Boris Johnson reformulates Britain’s cabinet

LONDON Prime Minister Boris Johnson launched a long-awaited shake-up of his cabinet on Wednesday in a move aimed at reviving a government whose popularity now appears to be declining.

Three senior ministers, Gavin Williamson, the Secretary of Education, Robert Buckland, the Registrar and Robert Jenrick, housing, communities and local government secretaries, confirmed that they had been removed and posted on Twitter that it had been a privilege to serve in the government.

Much of the speculation about cabinet changes in recent weeks has focused on Foreign Secretary Dominic Raab, whose position has been considered weak after widespread criticism of his handling of the evacuation from Afghanistan. His position was further reduced by his decision to delay his return from vacation when the Taliban took control of Kabul.

Downing Street confirmed the quake in a statement but did not provide further details. “The Prime Minister will today make a reshuffle to set up a strong and united team to build better back from the pandemic,” a spokesman said.

A reorganization gives Johnson the opportunity to reshape the government’s highest level ahead of a party conference next month where he will try to provide a clearer post-covid political agenda. But with the number of cases of coronavirus is still high, the government is also ready for the possibility of an increase in hospital stays during the autumn and winter.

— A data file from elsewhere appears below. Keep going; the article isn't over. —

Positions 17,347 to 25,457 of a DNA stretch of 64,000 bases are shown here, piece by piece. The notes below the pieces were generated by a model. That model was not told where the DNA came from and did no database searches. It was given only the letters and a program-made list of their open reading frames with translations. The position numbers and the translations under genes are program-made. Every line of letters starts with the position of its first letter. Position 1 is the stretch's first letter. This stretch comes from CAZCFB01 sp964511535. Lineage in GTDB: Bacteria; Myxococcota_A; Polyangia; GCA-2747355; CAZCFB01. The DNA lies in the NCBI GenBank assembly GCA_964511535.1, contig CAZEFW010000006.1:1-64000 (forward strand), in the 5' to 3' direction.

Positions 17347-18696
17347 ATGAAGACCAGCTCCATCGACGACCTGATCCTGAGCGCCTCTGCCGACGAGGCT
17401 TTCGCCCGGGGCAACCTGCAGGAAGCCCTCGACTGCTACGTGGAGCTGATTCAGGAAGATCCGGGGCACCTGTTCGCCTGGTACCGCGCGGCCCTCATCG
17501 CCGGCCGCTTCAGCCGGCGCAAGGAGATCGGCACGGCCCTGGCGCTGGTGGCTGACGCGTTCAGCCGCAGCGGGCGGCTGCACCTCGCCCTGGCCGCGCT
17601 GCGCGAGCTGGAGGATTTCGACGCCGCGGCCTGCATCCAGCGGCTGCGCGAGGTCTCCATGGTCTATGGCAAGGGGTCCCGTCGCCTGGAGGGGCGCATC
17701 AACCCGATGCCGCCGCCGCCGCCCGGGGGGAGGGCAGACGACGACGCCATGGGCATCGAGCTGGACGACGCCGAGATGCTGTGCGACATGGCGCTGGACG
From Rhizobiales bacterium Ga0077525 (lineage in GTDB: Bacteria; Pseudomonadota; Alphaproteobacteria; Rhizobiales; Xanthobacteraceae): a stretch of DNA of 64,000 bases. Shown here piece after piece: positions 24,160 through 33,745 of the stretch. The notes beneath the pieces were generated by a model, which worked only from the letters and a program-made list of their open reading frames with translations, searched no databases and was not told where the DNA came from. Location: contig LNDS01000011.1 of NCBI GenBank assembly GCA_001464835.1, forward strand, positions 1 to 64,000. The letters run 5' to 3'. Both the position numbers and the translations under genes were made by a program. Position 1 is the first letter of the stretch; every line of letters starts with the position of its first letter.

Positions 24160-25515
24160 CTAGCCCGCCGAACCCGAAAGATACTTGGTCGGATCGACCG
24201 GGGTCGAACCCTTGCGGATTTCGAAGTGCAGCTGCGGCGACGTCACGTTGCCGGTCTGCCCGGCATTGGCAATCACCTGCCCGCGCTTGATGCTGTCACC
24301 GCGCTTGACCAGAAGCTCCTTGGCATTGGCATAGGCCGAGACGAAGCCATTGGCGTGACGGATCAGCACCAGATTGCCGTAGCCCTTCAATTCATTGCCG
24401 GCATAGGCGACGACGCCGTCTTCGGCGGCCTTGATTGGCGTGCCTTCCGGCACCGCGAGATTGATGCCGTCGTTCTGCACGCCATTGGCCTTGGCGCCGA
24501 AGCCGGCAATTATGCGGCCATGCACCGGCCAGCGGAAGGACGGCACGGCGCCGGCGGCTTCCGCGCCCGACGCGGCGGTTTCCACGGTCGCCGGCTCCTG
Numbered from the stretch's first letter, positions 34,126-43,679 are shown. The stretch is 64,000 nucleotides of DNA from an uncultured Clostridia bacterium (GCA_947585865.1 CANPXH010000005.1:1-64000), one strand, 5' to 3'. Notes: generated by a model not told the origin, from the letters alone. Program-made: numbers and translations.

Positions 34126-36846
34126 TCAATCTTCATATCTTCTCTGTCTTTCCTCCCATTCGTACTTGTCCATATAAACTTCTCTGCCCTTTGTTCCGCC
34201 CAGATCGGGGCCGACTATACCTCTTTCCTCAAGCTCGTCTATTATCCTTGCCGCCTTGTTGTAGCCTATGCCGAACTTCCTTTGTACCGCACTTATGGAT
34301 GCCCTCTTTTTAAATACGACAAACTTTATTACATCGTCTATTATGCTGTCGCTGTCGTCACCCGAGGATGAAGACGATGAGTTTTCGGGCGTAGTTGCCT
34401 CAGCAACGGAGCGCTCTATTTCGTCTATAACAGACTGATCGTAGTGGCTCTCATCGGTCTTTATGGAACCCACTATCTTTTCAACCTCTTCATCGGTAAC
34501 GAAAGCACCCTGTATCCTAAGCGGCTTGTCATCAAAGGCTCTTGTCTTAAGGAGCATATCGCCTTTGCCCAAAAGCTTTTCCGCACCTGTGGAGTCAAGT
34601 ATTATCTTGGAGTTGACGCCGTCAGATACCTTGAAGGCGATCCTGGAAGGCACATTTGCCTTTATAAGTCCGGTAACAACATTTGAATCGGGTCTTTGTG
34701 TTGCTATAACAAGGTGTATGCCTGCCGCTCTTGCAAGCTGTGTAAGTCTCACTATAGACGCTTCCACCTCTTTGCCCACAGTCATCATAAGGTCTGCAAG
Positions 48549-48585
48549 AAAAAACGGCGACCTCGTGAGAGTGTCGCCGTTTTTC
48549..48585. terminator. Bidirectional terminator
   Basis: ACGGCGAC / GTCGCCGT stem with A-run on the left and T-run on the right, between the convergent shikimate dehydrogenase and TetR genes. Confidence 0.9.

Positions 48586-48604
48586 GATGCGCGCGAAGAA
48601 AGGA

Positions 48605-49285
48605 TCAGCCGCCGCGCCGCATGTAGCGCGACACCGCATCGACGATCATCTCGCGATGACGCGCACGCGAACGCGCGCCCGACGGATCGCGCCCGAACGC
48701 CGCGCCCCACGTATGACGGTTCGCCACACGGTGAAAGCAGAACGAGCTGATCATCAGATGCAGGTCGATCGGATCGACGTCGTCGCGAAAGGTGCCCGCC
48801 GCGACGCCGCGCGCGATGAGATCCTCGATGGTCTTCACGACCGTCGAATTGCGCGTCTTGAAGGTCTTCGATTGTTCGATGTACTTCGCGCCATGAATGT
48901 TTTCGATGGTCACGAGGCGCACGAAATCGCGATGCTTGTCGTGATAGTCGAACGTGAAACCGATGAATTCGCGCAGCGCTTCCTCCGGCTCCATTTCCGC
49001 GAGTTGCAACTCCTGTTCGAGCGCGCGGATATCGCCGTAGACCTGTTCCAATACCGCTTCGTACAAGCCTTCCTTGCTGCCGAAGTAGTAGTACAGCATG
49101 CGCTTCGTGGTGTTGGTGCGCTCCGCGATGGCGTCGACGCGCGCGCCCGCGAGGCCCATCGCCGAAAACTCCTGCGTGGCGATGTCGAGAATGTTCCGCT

On Tuesday, Mr Johnson presented his plans to fight the virus as winter approaches and says the UK would offer vaccine boost shots to people aged 50 and over, and first shots to children aged 12 to 15. His government is determined to avoid further lockdown but can resort to measures such as the worm mandate for infections is increasing.

Following a successful start to the UK vaccine program earlier this year, Johnson’s Conservatives rose in opinion polls, but that lead now seems to be evaporating. Last week, Mr. Johnson a game breaks an election promise not to raise taxes so that he could set aside more money for health and social care.

His critics have also complained about the lack of clarity about the government’s main domestic promise to “level out”, which means that prosperity is delivered to regions that are economically vulnerable.

As education secretary, Williamson had faced harsh criticism for presided over a crisis in school survey results last year. Mr. Jenrick, as housing secretary, faced criticism after approving a real estate project with a donor from the Conservative Party, and was responsible for a proposed removal of building restrictions in England that was unpopular with some conservative legislators. Mr Buckland’s term of office was much smoother but his resignation frees up a position in the Cabinet for other moves.

But until now, Johnson had been reluctant to move or fire members of a top team that was originally largely elected by his own supporters and supporters of Brexit, which Johnson advocated.

Since his great parliamentary election victory in December 2019, Johnson has made few changes to his locker, especially in February 2020, when Sajid Javid resigned as Chancellor after refusing to accept curbs on his right to hire his own advisers.

Mr Javid’s job went to Rishi Sunak, who has emerged as a leading figure in the government and a potential successor to Johnson. But Javid returned to government earlier this year as health secretary when his predecessor, Matt Hancock, was forced to resign from that post in June.

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